Focus is about getting a sharply defined image. It's dependent on having a decent optical system, and adjusting the lens to suit the distance between the object being photographed and the focal plane, or photographic target (the film in the camera, or electronic target for digital or video cameras), where the image lands inside the camera. The focus adjustment will need altering when that distance changes, whether that's because the camera, or the object being filmed, moved.
Some cameras have no way of focusing an image. There's pinhole cameras which have no lens, and rely on on having a neat hole of the right size. And there's fixed-focus camera which have a non-adjustable lens, one that's built to work with everything remaining in focus across a certain range of distances (they usually have a very wide depth of field) Fixed-focus lens are probably more useful than auto-focus lens for amateur photographers wanting to take snapshots, there's no adjustments to go wrong.
There's several ways that you can focus a camera:
By measuring, or estimating, the distance the object is from the camera, and setting the lens to same figure. This depends on the lens being well calibrated, accurate measuring, and you having enough depth of field to compensate for any errors.
By eye, on a camera that lets you see through the lens. You just adjust the lens until things look right.
My Chinon CE-4 35 mm camera combines several focussing aids: There's a centre split-circle focussing aid—that flue-pipe will not be split apart when the focus is right. The prism around it shows an exaggerated blurry image until you focus the lens correctly—that flue-pipe will be clearly defined, then. And the rest of the viewfinder has a ground-glass type of surface which shows the image as it will be photographed.
Using a camera with an automatic focus feature, although this can be fraught with problems. The classic problem is demonstrated in the picture below: There's something between the camera (the fence) and the objects to be photographed (the chickens), and the camera has focussed on the wrong thing (the fence is sharply in focus, and the chickens are blurry). The same sort of thing can happen if the camera focusses on the centre of the frame, yet what you wanted to photograph was away from the centre.
This refers to the range of things, at different distances from the camera, that will remain in focus. It's determined by the lens (it's focal length, and the aperture). A very narrow depth of field means that only objects at a certain distance from the lens will be in focus, and a wide depth of field means that other objects closer and further away will also be in focus.
Deliberately adjusting your depth of field, by zooming, changing lenses, or the aperture (and then adjusting the exposure time, to compensate) can be used for special effect. You might want the foreground to be sharply defined, yet everything else behind them to be softly defined. This draws the viewers attention solely to the object that you desire. Or the opposite, where you might want everything to be sharply in focus. And all the possibilities in between, such as getting everyone grouped around a table to be in focus, yet the background behind them out of focus. When playing with the exposure time, you have to take into account what you're photographing, a very long exposure time isn't going to work if you're photographing people who aren't motionless.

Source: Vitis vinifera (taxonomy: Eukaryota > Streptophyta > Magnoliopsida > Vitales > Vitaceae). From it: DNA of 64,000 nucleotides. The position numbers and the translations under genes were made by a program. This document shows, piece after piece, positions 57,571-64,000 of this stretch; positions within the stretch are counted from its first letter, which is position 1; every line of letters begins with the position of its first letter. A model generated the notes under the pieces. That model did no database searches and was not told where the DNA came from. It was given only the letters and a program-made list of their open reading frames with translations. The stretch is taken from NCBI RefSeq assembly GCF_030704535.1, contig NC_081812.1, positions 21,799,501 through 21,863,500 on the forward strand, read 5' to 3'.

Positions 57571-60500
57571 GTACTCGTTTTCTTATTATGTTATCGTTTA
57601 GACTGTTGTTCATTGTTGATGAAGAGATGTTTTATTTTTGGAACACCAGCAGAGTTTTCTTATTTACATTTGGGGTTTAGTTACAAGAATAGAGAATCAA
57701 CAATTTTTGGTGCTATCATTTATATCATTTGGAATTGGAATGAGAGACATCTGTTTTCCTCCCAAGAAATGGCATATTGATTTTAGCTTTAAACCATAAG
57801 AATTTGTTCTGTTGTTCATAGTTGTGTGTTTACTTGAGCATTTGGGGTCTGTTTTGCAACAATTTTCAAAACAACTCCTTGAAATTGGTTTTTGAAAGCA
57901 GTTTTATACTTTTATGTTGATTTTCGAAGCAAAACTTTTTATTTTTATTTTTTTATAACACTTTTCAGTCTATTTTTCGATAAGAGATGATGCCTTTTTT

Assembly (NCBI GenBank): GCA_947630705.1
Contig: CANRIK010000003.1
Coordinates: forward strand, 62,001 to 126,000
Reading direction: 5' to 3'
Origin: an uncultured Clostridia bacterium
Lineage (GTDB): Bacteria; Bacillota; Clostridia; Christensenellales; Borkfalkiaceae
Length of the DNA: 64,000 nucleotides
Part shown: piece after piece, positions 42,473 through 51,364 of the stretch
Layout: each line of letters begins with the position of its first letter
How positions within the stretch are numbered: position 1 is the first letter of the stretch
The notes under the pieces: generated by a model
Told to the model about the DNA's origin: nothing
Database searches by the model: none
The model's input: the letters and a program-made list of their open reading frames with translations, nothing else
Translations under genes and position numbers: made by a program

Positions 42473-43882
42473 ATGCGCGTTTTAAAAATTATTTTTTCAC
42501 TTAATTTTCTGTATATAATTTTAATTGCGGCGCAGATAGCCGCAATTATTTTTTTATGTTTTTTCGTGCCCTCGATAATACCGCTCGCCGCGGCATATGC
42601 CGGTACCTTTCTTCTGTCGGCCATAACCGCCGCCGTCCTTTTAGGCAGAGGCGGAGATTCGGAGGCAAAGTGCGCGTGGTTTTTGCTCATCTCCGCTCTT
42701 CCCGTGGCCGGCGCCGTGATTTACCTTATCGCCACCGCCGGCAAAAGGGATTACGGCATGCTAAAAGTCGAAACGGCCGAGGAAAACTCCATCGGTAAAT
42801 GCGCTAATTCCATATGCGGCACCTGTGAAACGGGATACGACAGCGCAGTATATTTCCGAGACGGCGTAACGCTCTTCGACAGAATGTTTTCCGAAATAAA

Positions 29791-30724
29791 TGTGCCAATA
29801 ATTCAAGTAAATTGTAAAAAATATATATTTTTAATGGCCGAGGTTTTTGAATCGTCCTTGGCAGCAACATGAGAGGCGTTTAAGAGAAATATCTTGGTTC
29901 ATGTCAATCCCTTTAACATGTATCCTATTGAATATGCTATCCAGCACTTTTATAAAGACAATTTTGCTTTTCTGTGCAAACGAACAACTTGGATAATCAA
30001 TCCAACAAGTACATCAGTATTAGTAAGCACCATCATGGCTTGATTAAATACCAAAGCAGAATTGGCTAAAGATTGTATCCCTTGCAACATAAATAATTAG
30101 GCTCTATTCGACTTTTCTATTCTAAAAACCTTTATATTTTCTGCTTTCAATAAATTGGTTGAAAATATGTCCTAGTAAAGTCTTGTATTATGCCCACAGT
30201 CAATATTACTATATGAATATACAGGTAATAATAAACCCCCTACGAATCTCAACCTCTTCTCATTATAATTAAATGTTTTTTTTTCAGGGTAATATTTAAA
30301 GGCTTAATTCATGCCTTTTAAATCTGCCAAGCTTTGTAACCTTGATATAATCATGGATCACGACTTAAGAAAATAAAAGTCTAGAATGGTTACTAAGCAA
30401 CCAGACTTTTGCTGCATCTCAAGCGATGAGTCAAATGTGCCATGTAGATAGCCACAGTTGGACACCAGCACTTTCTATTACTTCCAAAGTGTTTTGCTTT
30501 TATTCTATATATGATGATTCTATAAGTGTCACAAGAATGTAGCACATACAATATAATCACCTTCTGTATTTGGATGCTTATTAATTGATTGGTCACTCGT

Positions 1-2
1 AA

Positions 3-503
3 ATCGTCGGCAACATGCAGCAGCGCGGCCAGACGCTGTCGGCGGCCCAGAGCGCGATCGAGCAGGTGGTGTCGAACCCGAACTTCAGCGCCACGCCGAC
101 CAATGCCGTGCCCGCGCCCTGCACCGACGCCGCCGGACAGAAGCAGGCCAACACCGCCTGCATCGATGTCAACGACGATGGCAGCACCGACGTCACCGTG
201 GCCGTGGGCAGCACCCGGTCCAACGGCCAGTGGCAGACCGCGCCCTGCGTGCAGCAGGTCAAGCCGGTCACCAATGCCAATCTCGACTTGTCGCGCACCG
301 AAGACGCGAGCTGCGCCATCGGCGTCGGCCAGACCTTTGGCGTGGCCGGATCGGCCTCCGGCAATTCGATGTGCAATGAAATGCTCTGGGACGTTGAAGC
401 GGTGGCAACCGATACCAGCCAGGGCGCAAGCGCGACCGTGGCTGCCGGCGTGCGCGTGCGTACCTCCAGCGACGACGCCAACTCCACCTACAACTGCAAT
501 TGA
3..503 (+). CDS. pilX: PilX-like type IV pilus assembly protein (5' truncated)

The different wavelengths of light (different colours) will pass through a lens differently. Hence blue light will focus at a different distance than red light. Lenses are generally designed to minimise that problem, though cheap, or very simple, lenses can be noticeably poor. Non-visible (to us) wavelengths of light such as infra-red and ultra-violet might be visible to the camera, and they can show a blurry image on top of the normal colour range for our eyes, as well as fogging the image (giving everything a glary washed-out glow to it). This problem won't be noticable if the camera, or film, isn't sensitive to those wavelengths. But if it is, you can use filters in front of the lens to remove the problem wavelengths (infra-red and/or ultra-violet “stop” filters).
Moving objects will blur unless the exposure time is very short. Of course, this is a trade-off with the amount of light let through the lens, at the same time. You have to balance one off against the other. You can mitigate motion-blur problems, to some extent, when you're filming moving objects, by moving the camera with the object before you press the trigger. For instance, if you were photographing a car going around a racetrack, you'd follow the car's movements with the camera, rather than have the camera in a fixed position. While you're likely to blur the background, you're more likely to get the car nice and sharp.
And, of course, accidentally shaking the camera while taking a picture will blur photos. You need a decent grip on the camera while taking a shot, and it's usually best to squeeze the trigger and hold onto it until the shutter completes all of its movements, rather than stab at it and let go.